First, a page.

Today I’m delighted to welcome Jan Ruth to Virtual Book Club, a series of interviews in which I put questions to authors about their latest releases and their writing lives.
Jan lives in Snowdonia, North Wales, UK. This ancient, romantic landscape is a perfect setting for Jan’s fiction, or simply daydreaming in the heather. Jan writes contemporary stories about people, with a good smattering of humour, drama, dogs and horses.
Q: Jan, perhaps you’d start by telling us how you came to be a writer.
I had a fantastic English teacher through primary school, and another one in secondary who told me I should have gone into journalism, but I thought that sounded like too much hard work.
I didn’t write seriously until I was pregnant, and bored.
During this time I managed to destroy three secondhand typewriters, and dinner was invariably in a burnt-out pan at the bottom of the garden. I became obsessed. It was a story about a rock star called Frankie, set in the wilds of Northumberland. There was a girl called Maxine, a death on the moors, a wicked stepfather and several valuable Arabian horses. I think it covered every genre going. Sadly, my enthusiasm had no real structure and after nine agonising months I was forced to set fire to the entire manuscript, in case someone actually read it.
After this, I began to buy factual books about writing fiction and my second attempt, a novel called Summer in October, was selected by Anne Dewe, who was at the time working for Andrew Mann Literary Agents and wanted to set up her own company. Sadly, she couldn’t raise financial backing and it came to nothing.
Her interest in my writing was a massive boost but I failed to write anything else until we moved to North Wales eighteen years ago. A lot of life had happened to me by then and, combined with the new surroundings, my muse returned and Wild Water happened. Jane Judd, literary agent, wanted the book immediately but failed to find me a publisher. Having said this, I think her encouragement at this stage meant that I didn’t give up, and I found it especially interesting that, despite the lack of a contract, her personal endorsement was not only a turning point for me but possibly the best encouragement I’ve ever had.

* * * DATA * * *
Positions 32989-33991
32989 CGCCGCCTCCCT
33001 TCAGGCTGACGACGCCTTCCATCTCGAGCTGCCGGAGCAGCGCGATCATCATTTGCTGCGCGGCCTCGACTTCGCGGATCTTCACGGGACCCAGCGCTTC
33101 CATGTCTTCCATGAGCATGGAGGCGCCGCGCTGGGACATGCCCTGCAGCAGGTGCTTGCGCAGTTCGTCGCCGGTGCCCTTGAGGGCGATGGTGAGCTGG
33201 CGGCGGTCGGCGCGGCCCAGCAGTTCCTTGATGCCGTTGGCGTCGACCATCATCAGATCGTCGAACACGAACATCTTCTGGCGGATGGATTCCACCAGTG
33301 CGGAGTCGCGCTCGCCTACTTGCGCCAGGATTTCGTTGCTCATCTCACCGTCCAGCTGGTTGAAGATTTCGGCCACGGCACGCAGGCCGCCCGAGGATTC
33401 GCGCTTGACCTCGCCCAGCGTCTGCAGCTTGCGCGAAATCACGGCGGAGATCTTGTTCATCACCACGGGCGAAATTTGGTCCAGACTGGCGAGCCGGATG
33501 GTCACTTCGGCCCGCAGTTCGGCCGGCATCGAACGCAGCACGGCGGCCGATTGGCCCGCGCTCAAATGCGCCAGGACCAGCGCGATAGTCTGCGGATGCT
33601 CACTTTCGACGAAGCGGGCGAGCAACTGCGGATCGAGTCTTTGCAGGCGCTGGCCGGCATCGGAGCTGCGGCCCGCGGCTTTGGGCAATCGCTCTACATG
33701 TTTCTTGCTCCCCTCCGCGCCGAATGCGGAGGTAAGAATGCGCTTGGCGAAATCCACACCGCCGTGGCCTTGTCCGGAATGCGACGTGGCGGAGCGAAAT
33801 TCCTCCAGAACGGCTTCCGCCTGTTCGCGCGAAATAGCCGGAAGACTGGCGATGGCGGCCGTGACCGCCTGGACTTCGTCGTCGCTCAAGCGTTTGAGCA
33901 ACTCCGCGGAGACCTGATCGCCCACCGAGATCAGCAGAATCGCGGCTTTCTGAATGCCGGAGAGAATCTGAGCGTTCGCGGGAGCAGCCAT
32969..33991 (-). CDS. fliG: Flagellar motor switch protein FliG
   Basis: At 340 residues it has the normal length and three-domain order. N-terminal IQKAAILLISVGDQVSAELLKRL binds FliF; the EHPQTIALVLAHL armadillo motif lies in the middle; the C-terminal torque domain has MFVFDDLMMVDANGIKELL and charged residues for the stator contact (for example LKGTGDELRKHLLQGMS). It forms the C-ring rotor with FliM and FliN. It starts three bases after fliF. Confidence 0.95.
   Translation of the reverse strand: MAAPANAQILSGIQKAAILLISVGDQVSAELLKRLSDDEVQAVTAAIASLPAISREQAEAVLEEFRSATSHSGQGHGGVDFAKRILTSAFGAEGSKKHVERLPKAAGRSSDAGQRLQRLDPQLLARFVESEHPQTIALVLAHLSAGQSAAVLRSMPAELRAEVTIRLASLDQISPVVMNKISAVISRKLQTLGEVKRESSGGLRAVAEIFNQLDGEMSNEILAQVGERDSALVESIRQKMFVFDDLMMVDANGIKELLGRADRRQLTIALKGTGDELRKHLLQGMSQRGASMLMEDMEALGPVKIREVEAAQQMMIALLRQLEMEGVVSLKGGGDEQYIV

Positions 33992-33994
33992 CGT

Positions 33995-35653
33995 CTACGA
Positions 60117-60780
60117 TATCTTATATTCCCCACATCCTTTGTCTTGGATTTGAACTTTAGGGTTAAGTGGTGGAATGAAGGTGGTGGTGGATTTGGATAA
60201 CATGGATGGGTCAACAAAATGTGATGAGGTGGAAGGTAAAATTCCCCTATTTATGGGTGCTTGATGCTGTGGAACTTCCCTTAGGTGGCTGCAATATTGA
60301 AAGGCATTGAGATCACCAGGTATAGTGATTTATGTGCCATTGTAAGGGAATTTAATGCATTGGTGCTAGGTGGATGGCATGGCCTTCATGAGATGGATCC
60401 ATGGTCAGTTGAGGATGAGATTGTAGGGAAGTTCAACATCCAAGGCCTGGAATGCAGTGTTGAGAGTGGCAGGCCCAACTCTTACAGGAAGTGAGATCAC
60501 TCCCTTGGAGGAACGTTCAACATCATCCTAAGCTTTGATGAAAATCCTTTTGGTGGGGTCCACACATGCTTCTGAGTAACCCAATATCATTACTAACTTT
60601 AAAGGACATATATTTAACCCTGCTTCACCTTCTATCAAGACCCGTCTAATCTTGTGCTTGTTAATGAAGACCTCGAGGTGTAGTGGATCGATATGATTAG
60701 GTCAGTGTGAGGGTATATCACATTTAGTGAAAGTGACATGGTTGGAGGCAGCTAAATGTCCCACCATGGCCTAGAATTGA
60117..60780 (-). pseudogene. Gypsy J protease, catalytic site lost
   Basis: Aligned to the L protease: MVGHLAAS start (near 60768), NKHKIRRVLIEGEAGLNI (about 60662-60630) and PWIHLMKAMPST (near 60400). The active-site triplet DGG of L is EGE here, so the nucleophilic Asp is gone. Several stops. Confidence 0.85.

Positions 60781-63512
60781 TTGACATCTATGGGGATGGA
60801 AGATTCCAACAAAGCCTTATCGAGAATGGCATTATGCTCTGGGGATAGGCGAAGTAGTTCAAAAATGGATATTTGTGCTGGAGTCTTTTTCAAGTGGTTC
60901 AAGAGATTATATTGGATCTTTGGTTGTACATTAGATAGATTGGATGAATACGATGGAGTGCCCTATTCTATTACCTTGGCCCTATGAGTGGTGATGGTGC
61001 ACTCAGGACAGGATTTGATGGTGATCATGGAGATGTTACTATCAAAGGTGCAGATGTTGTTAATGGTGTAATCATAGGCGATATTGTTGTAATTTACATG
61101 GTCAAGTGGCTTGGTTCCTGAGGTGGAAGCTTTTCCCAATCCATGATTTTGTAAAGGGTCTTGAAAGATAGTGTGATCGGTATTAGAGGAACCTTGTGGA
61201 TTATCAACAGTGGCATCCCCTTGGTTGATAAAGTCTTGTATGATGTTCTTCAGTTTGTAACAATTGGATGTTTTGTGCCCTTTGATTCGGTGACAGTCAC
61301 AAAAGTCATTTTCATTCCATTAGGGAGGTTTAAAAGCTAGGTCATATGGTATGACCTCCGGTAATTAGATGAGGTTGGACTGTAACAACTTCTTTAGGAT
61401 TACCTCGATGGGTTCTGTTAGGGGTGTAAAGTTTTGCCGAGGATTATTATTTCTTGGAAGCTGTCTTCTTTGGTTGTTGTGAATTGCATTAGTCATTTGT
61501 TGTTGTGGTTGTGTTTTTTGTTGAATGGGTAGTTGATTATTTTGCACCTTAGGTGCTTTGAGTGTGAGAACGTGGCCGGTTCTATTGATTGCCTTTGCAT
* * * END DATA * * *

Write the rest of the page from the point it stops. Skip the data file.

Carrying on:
Then Kindle happened. I self-published for four years and wrote more novels and short stories, combining forces with John Hudspith editor, and designer Jane Dixon-Smith.
Then in 2014, Accent Press happened. They took all five books plus a new, previously unpublished novel called Palomino Sky, which won’t hit the press till next autumn. Silver Rain was the first title to be re-published with Accent Press. My firstborn, Wild Water, has gone through a dazzling number of changes and edits over the years but I’m pleased to say that on July 23rd this was the second title to be released by them. It’s a lighter read than the other titles, gossipy and fast-paced.
Click here to look inside or buy Wild Water (The Wild Water Series Book 1)
Q: If you were trying to describe your writing to someone who hasn’t read anything by you before, what would you say?
Contemporary family saga. I think! Specific genres have always been so restrictive but one of the great aspects of the rise of self-publishing is the acceptance of sub-genre. This has filtered into traditional publishing, to a degree.
Over the years I’ve been described as a blend of contemporary-literary-romantic-family saga – with the occasional crime twist and mostly written from the male viewpoint. How does this translate? Easier than you might imagine. My characters are invariably in their forties and fifties with problems generally rooted in the complications of relationships. The challenge was to strip away every cliché from these well-worn situations and let the characters inject new insights. There’s always humour, usually sarcasm or slightly dark. With the sequels – Dark Water and Palomino Sky – I was aware that I could begin to repeat themes, but the crime threads evolved naturally. That’s not to say crime takes over the genre of the book, they remain family/relationship focused. The style of my writing has changed slightly with each book, it’s become tighter and darker through the years. I’m not sure what this says, but I always aim to be to be relatable and entertaining.
Q: The protagonist in Silver Rain is Al. What five words best describe him?
Generous, affable, misguided, insecure, childlike.
Q: But part of the story is also told from Kate’s point of view. Why switch between different characters’ points of view?
I think more than one point of view always makes for a better story and sets up more convincing plot twists and misunderstandings. Silver Rain is told from Al and Kate’s point of view in alternate chapters. I tend to use this style in all my books, although not necessarily in alternative chapters. I do like clear chapter breaks when a different character takes over the story though, and although this is only a personal choice, I’m not fond of reading – or writing – head-hopping amongst characters within the same scene.
Q: Where is the book set and how did you decide on its setting?